Here are some mantras to help keep a positive attitude:
I've always loved planners and journals. There's something so special about getting a brand new planner or journal and writing in it for the first time.
I truly believe that finding your magic starts with believing in yourself. Planning your daily life and staying positive can help you get there faster. So I decided to create my own!
This planner and journal contain a year's worth of pages to help you. Whether you begin on New Year's Day or somewhere in the middle of the year, you have a whole year of planning, journaling and even doodling to do!
Each page includes a place for the date and questions to get you motivated, organized and thinking positively each day! I hope this planner and journal inspires you to be your best self, keeps you organized, makes you think, and helps you find your magic aka being the best, most sparkly version of yourself!
Click here to order now!
As a highly sensitive person, I’ve dealt with anxiety for the greater part of my life; if you’re reading this I get the sense you have too! I have to be real with you; sometimes I am good at coping and other times I’ve struggled when I don’t have a plan or my go-to's to help me cope. I’ve learned a few tricks over the past few years for coping with anxiety in public, and they may help you too!
Pop your headphones in and put on music, a podcast or audiobook and drown out the noise of the world. Headphones help distract you from conversations happening around you that may cause tension or anxiety. We’ve all been there on the subway or waiting in a doctor’s office where you hear a conversation between two people that may cause some anxiety and stress, and you carry around that anxiety for the rest of the day, no fun!
Take medication or a supplement:
For those of us who find it hard to leave the house because our anxiety is provoked by specific public places (grocery store, mall or concert), it may be necessary for some anxious HSPs to take anxiety medication. While I don’t take anti-anxiety medication, I do take a small dose of a beta blocker when going to larger events and places I know my anxiety will pop up. The beta blocker helps to keep my heart rate and blood pressure at a regular rate, which keeps me relaxed.
Have a plan:
For anxious people like myself, the best way to help manage anxiety is to know what I am getting myself into. For example, I am going to a musical with friends; I want to know how to get there, reserve parking in advance, bring snacks, know when the show starts and ends, and communicate in advance whether or not I will be going to dinner after. Having a plan and knowing the details of your outing will calm anxious thoughts and help to avoid last minute disasters!
Take a breath:
If you find yourself at an event and you are completely overwhelmed about to have a panic attack, step away from the event by going outside or to the restroom- anywhere you can breathe and collect yourself will help. Sometimes we HSPs just get overwhelmed with what is going around us even if it is a fun event like a concert or a play that the anxiety will just hit us. Know it is okay for you to take a few minutes to yourself and return when you feel ready to do so.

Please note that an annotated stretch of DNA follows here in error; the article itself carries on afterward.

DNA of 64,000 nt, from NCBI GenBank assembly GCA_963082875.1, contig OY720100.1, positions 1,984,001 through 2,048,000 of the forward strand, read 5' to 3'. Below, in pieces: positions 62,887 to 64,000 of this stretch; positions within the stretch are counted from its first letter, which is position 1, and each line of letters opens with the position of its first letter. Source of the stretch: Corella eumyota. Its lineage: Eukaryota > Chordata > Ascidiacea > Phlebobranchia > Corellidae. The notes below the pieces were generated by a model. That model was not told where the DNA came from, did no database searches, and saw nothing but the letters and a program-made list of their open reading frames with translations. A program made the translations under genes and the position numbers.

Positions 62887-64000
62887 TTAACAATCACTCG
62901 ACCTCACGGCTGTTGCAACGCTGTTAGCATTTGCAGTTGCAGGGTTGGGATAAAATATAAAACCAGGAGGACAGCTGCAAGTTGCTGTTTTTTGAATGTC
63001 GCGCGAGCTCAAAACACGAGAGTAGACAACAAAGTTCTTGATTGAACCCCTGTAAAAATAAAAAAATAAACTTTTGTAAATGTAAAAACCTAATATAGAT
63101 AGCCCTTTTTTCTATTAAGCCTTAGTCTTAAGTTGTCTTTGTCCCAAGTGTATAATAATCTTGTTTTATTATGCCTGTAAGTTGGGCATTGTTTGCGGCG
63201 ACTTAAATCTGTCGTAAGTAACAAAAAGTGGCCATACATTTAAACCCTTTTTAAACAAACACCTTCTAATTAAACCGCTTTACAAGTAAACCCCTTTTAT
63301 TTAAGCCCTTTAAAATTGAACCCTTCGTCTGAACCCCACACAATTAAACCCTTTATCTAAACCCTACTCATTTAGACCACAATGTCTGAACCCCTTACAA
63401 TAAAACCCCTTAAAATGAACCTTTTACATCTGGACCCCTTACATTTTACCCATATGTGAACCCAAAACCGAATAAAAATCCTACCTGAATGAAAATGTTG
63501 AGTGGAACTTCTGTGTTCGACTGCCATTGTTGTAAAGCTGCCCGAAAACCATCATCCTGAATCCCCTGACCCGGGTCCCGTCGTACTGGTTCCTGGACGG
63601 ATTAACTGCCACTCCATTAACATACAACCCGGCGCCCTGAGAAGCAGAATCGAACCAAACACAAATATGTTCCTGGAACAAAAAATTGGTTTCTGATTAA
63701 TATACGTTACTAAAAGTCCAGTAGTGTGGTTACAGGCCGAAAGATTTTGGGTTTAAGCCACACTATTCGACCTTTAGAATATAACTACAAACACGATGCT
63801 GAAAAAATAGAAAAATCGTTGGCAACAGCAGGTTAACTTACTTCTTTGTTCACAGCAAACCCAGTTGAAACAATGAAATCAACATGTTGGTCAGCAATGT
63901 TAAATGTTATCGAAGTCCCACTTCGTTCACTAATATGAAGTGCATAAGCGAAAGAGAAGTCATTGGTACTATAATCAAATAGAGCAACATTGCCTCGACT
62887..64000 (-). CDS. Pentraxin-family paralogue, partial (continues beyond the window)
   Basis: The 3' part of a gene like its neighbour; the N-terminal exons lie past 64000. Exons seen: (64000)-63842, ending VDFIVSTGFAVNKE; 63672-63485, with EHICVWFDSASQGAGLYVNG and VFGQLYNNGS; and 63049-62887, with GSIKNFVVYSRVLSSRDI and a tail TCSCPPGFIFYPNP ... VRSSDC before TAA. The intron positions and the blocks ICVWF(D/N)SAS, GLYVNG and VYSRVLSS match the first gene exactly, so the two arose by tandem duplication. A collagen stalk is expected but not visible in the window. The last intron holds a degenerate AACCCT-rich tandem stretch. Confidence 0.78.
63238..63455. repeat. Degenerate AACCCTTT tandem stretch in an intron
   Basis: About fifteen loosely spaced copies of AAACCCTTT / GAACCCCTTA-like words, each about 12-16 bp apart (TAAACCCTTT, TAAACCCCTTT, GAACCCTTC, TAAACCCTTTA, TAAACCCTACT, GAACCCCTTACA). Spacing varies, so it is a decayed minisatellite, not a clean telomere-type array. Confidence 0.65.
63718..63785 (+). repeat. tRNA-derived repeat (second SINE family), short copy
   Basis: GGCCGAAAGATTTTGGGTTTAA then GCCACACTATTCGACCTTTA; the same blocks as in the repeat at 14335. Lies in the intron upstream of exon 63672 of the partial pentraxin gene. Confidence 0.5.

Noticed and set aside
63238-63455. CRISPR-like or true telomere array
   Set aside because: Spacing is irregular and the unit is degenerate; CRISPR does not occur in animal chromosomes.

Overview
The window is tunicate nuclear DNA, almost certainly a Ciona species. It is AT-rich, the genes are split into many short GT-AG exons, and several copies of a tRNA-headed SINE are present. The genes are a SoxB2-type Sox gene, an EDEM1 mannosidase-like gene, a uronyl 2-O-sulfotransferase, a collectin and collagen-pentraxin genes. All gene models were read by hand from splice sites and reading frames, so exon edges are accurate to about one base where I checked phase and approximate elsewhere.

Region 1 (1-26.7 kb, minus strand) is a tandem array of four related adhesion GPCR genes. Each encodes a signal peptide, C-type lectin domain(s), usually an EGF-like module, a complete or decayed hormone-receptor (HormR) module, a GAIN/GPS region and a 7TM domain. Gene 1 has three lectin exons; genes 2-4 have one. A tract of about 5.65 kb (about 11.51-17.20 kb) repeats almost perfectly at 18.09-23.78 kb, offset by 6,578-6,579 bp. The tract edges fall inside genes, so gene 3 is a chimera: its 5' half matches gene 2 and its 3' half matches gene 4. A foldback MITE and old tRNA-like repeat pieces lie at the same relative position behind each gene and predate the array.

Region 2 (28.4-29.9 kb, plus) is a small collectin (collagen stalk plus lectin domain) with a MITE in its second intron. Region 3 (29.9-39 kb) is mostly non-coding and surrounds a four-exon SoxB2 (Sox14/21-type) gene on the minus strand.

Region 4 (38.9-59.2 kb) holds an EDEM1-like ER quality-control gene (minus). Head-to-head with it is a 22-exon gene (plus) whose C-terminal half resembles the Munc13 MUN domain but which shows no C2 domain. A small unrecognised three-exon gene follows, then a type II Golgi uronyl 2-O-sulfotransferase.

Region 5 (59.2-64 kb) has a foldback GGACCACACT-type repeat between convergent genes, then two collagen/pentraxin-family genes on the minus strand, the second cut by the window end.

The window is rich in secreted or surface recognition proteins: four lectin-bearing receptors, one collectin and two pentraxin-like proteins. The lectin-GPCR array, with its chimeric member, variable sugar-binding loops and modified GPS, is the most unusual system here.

These are just a few things that help me navigate going to public outings as an HSP with anxiety. I’d love to hear your tips in the comments!
Amanda Shea is the founder of Voices of Mental Health. She is a mental and self-care advocate, conscious content creator, and business owner. She is a regular contributor to Boston Green Blog. Amanda resides in the Greater Boston area with her partner, Casey, and pups, Bernadette and Teddy.
I have some exciting news to share with you today! My newest book is available!
So, what is it about? If you've followed me for a while, you might have followed my courses for highly sensitive people (HSP) and for people with anxiety. I decided to share a little more of my story and give some guidance to others on what I've learned over the years. If you've never heard of what I do, I help other highly sensitive people and people with anxiety get healthy, get real and find their happiness within.
Here’s what is included in this book (also doubles as a workbook because each chapter asks you to journal to uncover new things about yourself and start to heal):
1 – My story
2 – Learning to manage your emotions & removing bad energy
3 – Dealing with Overthinking, Worry, Stress, and Anxiety
4 – Trusting Yourself and the Universe
5 – Manifesting your dreams
6 – Dealing with the world aka sometimes a scary place
7 – Developing confidence and self-love
8 – Finding your HSP Magic
Click here to order! (Kindle or Paperback)
Anxiety can get worse for anyone around the holidays, whether you have a diagnosed anxiety disorder or not. There are presents to buy and wrap, parties to attend, family get-togethers, baking to do and the to-do list goes on. It can be an especially difficult time of year if you have to see relatives who don't understand your lifestyle or dismiss your anxiety or another part of you. This year, let me help you stop holiday anxiety before it gets too bad!
Here are some ways to feel less anxious this holiday season: